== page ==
While speaking recently at a consultative meeting with the Organised Private Sector on the 2013 budget, the Minister also decried the rising debt profile of this administration; she noted that 'although the current debt remains sustainable at about $44bn, cost of servicing it remains a challenge; hence the need to slow down the rate at which domestic debt is building up'. Tactfully, the Minister did not disclose that the rising debt profile and increasing service charges are self-inflicted, as CBN's unforced double digit MPR of 12 per cent inevitably also pumps up cost of government debt above 15 per cent!
Some critics would rightly find it inexplicable for government to consciously and willfully push up his own cost of borrowing well beyond the rates of 1 - 3 per cent offered in successful economies elsewhere for such risk-free sovereign debts!
So the above Punch editorial and the Finance Minister, are certainly on the same page with regards to recognition of the challenges that high interest rates pose to the economy and our welfare; but regrettably, both observations fell short of identifying the major cause of high interest rates.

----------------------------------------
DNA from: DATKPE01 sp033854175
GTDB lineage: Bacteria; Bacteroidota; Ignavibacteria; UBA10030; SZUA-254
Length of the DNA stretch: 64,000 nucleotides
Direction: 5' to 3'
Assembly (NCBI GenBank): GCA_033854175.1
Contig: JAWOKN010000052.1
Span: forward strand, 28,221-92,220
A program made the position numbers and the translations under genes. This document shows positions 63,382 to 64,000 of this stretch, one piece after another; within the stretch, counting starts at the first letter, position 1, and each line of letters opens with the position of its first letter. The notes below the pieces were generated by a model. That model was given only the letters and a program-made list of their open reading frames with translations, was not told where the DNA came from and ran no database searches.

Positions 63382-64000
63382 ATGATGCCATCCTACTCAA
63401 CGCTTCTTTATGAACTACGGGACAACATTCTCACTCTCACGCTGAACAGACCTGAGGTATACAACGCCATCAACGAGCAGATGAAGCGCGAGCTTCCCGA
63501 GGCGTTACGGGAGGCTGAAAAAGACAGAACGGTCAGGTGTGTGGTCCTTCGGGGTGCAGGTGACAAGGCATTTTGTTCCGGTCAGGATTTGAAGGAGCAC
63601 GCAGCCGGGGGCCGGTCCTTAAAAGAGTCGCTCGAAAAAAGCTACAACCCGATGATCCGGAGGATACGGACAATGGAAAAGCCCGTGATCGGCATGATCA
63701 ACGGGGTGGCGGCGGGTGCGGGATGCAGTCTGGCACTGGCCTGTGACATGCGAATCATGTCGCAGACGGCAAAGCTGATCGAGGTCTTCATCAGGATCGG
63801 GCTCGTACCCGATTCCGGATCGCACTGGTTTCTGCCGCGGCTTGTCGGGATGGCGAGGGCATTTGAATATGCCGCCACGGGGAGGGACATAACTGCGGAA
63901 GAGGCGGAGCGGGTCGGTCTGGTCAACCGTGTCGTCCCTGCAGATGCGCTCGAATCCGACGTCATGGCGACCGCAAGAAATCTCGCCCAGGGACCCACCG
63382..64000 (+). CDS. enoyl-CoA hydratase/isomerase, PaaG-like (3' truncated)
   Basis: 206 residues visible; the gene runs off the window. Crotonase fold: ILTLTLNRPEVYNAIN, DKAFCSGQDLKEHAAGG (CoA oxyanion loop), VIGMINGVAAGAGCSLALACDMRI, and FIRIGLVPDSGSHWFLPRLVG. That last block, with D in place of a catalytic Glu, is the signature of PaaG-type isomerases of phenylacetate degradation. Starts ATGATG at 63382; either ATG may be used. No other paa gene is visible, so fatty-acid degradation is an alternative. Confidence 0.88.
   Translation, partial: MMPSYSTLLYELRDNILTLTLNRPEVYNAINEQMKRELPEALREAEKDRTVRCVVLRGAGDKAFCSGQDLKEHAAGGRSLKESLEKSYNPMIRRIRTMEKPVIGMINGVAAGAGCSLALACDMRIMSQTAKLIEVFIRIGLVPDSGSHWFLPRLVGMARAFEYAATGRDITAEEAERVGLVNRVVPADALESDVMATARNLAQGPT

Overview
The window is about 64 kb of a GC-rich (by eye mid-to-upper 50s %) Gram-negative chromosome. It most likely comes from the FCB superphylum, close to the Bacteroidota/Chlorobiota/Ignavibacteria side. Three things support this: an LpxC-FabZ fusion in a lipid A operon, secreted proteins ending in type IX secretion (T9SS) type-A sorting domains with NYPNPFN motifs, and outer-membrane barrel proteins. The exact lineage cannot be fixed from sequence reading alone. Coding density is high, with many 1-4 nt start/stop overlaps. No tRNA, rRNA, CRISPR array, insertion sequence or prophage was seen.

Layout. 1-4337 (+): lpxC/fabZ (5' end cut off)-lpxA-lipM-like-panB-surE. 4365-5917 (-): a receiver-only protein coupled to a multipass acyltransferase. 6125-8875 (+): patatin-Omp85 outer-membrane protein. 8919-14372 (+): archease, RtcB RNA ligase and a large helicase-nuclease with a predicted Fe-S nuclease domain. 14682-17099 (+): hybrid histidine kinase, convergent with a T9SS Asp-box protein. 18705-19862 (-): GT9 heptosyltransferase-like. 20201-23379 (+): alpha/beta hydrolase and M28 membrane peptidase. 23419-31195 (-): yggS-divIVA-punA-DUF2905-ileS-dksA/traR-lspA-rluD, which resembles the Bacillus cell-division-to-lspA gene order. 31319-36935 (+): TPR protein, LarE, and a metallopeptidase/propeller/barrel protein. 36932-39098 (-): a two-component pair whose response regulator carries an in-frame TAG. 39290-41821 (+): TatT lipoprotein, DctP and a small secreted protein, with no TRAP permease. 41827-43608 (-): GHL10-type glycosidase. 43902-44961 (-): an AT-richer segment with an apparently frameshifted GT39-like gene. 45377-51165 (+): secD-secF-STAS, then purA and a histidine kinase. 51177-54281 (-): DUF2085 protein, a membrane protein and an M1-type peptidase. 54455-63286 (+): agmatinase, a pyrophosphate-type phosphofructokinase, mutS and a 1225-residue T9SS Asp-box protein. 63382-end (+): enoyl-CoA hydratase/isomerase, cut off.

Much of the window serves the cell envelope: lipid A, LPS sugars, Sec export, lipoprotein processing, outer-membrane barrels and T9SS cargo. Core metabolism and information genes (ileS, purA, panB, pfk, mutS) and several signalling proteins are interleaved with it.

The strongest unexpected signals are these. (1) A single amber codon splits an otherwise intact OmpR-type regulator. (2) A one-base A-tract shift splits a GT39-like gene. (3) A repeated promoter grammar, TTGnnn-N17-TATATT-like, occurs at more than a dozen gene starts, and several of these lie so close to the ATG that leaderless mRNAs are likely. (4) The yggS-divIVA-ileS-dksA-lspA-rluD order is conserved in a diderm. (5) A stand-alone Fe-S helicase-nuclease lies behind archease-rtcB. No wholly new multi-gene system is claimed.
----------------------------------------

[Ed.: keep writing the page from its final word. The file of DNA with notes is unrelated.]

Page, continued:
Excessively high MPRs are the products of CBN's desperate attempts to discourage public borrowing from the expanded credit capacity in banks whenever dollar denominated revenue in monthly allocations are substituted with hundreds of billions of naira by the apex bank! The ability of the banks to leverage their credit expansion over 10-fold on these humongous monthly naira inflows constitute the ever-present spectre of a cash surfeit, which ultimately, the same CBN sets out to reduce to avert inflation by willfully borrowing hundreds of billions of naira it does not need, when it sells I.O.Us called treasury bills to the banks, oftentimes with the obligation to pay over 15 per cent for the joy of keeping such funds idle!
From the foregoing, it is plausible that we can only foster lower interest rates, reduce debt accumulation and rising service charges, and also increase employment and economic growth rates, if CBN's nurtured villain of excess liquidity is contained. Instructively, if CBN adopts a constitutionally compliant payment mode using dollar certificates for allocation of dollar denominated revenue, the ever-present ghost of excess liquidity would be dispelled, as CBN would not need to print/create humongous naira sums that would ultimately trigger excess liquidity!! In such model, MPR would invariably plummet and cost of borrowing will similarly fall below 10%, inflation will rapidly recede, and an enabling business environment will prevail with increasing level of employment and social welfare as collaterals.
In this manner, CBN would not be constrained to crowd out the real sector from available market credit by paying outrageous interest rates for money it does not need, and the consequential train of adverse consequences including increasing domestic debt and service charges, rising inflation and unemployment rates will be benignly modulated.
BY: HENRY OLUJIMI BOYO